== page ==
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Robotic birds, magical frogs, cartoon kid join a growing group of murals in the West Loop

The mural at Lake and Peoria streets is the work of five Chicago artists.

This mural at 901 W. Lake St. features signature characters from five artists and is part of a growing collection of murals in the West Loop.
This mural at 901 W. Lake St. features signature characters from five artists and is part of a growing collection of murals in the West Loop.
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Robotic birds, magical frogs and a cartoon boy in a mechanical suit.

It’s the work of five Chicago artists and can be seen in a 40-by-30-feet mural at 901 W. Lake St., at Peoria Street, a couple of blocks from the Morgan Street L station in the West Loop.

It’s been up since October, part of a growing collection of public art in the West Loop — with the B_Line Project’s Hubbard Street art gallery blocks away and more than 15 murals within a quarter-mile radius.

The mural features a blue bird with droopy eyes making a peace sign flanked by purple-and-blue-striped rabbits and a smiling boy with a gold tooth wearing a teal mechanical suit.

There also are robotic blue birds, accentuated with gold pipes. And then there’s a purple-and-green frog gripping a staff.

At left, Reddor Santiago works on his character “Kid Red” wearing a “mecha-suit.” At right, Blake Jones fills in the outline of his purple rabbit.
At left, Reddor Santiago works on his character “Kid Red” wearing a “mecha-suit.” At right, Blake Jones fills in the outline of his purple rabbit.
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The mural is one of seven produced for Titan Walls, started in 2019 by Muros, a Chicago “art activation” agency that connects artists with businesses, according to Muros co-founder Mateo Conner, 28.

Chris “Killabunzz” Orta works on the gold chain detail in his section of the mural. Orta is one of five artists who worked on the mural, and works as a tattoo artist with fellow collaborator Jose “Oinkz_” Quezada.
Chris “Killabunzz” Orta works on the gold chain detail in his section of the mural. Orta is one of five artists who worked on the mural, and works as a tattoo artist with fellow collaborator Jose “Oinkz_” Quezada.
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Each section of the mural offers a take on the signature characters of the artist quintet behind the piece.

Blake Jones, who painted the rabbits and orange figure, was contacted by Conner and rounded up the rest of artists. The group had worked together for more than a year, says Chris “Killabunzz” Orta, another of the artists.

Orta, 28, painted the robotic blue birds and gold pipes. He says that fusing the natural with the mechanical to convey “the way machines and people work” is his “overall formula.”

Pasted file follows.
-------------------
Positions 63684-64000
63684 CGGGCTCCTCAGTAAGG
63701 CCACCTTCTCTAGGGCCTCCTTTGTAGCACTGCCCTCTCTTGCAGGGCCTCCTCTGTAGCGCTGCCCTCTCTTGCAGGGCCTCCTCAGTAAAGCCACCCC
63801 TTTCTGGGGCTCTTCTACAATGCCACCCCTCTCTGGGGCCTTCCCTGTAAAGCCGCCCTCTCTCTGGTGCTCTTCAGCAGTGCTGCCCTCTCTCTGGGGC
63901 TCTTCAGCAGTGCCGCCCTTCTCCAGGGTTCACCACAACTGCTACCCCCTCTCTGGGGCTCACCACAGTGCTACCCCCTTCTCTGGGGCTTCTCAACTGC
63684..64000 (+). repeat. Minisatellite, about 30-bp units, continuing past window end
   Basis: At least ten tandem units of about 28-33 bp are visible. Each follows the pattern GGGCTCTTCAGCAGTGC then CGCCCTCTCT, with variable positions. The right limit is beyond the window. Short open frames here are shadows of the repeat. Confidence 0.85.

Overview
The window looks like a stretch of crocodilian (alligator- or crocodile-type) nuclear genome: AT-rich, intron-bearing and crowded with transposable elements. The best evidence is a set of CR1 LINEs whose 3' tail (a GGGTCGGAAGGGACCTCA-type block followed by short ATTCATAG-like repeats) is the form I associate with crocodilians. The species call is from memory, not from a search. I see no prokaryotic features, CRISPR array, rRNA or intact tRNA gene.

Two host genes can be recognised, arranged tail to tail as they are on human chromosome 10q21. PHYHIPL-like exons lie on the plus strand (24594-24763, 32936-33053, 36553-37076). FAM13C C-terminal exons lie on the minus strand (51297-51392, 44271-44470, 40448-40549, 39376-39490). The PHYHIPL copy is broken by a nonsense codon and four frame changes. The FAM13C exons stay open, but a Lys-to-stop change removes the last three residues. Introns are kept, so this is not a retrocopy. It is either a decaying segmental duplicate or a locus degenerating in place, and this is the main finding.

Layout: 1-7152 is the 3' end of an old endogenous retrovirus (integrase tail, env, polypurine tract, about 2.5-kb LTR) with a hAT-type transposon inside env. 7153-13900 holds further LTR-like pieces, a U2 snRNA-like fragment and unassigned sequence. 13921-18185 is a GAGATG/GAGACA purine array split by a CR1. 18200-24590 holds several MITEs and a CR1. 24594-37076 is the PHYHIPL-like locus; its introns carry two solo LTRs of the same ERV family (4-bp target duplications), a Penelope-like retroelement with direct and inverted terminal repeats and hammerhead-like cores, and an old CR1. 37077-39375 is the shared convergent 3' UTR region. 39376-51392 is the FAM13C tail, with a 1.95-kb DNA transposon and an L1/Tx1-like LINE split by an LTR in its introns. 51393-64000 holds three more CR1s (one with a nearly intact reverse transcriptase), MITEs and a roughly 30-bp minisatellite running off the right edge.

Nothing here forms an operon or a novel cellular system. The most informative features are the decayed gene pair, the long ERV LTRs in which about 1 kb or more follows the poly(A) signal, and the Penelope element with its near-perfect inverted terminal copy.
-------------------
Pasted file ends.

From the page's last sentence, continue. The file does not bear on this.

He’s been doing art since he was 15, starting with airbrushing. Beside murals, he works at a Logan Square tattoo parlor with mural collaborator Jose Quezada.

Blake Jones, one of the artists who worked on the new West Loop mural, fills in more of the outline for his towering purple rabbit.
Blake Jones, one of the artists who worked on the new West Loop mural, fills in more of the outline for his towering purple rabbit.
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Quezada, 29, who goes by Oinkz, painted the frog. He’s big on animals in his art.

He also started out with airbrushing, then tattooing and picked up spray-painting to “do it randomly, as a time to hang out and do what we do.”

The smiling boy in the “mecha-suit” is a variation on “Kid Red” — the signature character of Avondale-raised artist Reddor Santiago.

Reddor Santiago, 27, one of the artists who worked on the mural at Lake and Peoria streets, said it was the encouragement of his family and friends that pushed him to become an artist. He incorporates parts of his childhood into his art style.
Reddor Santiago, 27, one of the artists who worked on the mural at Lake and Peoria streets, said it was the encouragement of his family and friends that pushed him to become an artist. He incorporates parts of his childhood into his art style.
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Santiago, 27, says “Kid Red” is “kind of a self-portrait” incorporating elements of his childhood, like his love of anime — into the art style.

He wanted to be an artist since he was 8, admiring the tattoo magazines he’d see at a neighborhood pharmacy.

After time in nursing school and art school and working for a cellphone company, he splits his time between public art and a tattoo apprenticeship in Albany Park.

The plump, light-blue bird sporting the peace-sign is the mainstay of the 30-year-old Pilsen artist who goes by the name bird_milk_ and says he’s completed more than 30 murals in the past year, most featuring the character he’s been drawing since 2017.

“It’s great to see a character I created that size on a wall,” bird_milk_ says. “It reminds me of the friendship I created with the guys I painted it with.”

Click on the map below for a selection of Chicago-area murals
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